The Royal College of Nursing's decision to offer its general secretary post to US nursing leader and ex-Clinton aide Beverly Malone has fanned controversy about its 'undemocratic' selection process.

College activists are angry that strong internal candidates failed even to make it to the shortlist.

Ms Malone, the first black candidate to land the UK's most high-profile nursing job, is currently deputy assistant secretary of health in the US government's department of health and human services and is a former president of the American Nurses'Association.

But praise for Ms Malone's abilities was mixed this week with criticism of the means the RCN leadership has used to find a successor to outgoing general secretary Christine Hancock, who will give up the£100,000 top job in June.

RCN activist and recent candidate in the college's presidential election Ray Rowden called on the council to set up a review of its handling of the general secretary selection process.

'There is no doubt that Bev is a great appointment. She is a political big hitter. This sends out a signal that the college is moving up a gear politically.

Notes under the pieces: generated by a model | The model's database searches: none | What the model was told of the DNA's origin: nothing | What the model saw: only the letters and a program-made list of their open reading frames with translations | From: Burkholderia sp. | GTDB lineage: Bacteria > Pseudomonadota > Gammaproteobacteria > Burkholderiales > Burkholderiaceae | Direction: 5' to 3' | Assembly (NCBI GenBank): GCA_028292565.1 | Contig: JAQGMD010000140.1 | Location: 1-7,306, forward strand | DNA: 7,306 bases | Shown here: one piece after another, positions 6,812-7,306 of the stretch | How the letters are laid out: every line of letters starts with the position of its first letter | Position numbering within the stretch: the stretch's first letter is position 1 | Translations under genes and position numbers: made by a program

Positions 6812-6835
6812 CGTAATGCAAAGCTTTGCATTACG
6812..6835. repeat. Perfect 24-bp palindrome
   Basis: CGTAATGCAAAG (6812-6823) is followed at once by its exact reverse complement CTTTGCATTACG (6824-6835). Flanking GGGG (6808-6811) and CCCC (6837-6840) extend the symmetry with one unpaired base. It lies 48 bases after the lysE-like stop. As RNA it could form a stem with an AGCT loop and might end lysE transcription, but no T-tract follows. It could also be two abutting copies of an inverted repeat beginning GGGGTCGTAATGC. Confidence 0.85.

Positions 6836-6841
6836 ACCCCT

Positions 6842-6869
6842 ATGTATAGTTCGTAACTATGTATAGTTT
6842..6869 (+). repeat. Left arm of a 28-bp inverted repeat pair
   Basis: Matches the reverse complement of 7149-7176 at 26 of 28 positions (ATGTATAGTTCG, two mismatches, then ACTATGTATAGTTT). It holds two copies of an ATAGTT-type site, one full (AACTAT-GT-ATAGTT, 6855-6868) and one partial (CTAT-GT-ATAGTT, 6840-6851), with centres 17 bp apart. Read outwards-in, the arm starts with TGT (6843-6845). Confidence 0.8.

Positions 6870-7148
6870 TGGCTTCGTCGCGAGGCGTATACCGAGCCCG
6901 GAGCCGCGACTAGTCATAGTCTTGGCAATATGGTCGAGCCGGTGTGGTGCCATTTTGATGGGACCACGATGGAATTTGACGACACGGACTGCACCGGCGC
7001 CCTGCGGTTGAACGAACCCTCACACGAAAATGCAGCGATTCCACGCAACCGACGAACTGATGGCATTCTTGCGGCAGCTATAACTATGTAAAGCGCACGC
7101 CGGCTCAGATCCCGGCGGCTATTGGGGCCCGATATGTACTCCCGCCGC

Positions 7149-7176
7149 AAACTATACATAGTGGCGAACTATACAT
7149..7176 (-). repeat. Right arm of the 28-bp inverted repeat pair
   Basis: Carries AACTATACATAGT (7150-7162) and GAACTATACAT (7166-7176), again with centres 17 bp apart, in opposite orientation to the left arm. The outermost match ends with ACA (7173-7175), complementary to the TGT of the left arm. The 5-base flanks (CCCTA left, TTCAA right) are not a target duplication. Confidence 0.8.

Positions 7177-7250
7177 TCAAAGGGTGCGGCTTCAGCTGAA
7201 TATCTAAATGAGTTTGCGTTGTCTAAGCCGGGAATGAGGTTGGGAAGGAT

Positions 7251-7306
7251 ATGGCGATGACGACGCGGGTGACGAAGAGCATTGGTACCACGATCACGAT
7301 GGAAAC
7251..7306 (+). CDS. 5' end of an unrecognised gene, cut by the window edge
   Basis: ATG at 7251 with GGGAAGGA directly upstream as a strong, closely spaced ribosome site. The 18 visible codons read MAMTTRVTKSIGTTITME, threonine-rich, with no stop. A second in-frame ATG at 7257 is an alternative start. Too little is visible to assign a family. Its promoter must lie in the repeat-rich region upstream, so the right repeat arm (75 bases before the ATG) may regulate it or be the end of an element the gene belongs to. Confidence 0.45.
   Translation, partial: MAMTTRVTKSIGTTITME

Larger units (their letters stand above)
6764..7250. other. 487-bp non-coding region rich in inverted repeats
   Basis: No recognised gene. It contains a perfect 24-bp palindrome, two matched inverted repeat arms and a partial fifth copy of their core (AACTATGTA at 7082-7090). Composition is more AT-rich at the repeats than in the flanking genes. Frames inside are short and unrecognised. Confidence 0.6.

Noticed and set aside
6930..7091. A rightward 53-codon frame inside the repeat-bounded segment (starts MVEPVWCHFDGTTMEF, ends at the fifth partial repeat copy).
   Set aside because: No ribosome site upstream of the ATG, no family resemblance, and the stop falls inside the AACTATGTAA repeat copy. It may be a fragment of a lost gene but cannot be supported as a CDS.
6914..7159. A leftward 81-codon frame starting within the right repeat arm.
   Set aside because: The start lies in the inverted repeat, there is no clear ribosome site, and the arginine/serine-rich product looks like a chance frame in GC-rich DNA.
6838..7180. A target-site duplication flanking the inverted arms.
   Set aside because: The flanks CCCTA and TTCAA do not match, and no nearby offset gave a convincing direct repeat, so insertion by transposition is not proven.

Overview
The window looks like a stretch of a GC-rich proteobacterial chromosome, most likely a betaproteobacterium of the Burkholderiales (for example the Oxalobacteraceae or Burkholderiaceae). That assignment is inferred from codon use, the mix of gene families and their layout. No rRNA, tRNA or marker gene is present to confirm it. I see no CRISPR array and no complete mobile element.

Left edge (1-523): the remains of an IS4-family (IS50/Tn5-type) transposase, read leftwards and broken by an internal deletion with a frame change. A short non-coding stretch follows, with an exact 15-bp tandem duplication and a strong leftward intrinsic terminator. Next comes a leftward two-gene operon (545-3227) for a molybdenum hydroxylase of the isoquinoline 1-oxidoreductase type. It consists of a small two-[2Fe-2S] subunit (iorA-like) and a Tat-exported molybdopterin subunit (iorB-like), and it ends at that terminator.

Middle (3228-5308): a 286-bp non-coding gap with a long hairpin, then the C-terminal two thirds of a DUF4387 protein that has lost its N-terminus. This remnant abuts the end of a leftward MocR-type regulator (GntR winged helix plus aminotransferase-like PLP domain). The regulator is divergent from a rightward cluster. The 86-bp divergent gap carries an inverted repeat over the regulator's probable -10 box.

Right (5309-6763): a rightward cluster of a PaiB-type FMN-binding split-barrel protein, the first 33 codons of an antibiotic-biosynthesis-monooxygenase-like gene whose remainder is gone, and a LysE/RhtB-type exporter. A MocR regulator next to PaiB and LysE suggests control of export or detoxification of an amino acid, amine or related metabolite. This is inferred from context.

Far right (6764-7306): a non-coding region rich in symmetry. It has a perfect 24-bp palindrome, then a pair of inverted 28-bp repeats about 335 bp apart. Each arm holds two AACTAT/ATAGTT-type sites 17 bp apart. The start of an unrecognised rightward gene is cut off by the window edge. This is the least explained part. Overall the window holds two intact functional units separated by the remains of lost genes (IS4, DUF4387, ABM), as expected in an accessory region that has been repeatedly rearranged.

'The problem is that the college spent a fortune on headhunters, who came up with only seven names above the line - and then the council didn't shortlist three of them, ' said Mr Rowden.

He said he had been contacted by many members angry at the exclusion of both deputy RCN general secretary Tom Bolger, and Jane Salvage, nursing director of EMAP Healthcare. Pippa Gough, head of the college's policy unit, also missed out on the final interview stage.

Unison head of nursing Karen Jennings extended a warm welcome to Ms Malone, but described the RCN's leadership selection process as 'less democratic than ours'. As HSJ went to press, the RCN was waiting to hear whether Ms Malone would accept the post. A last-minute upset was not ruled out.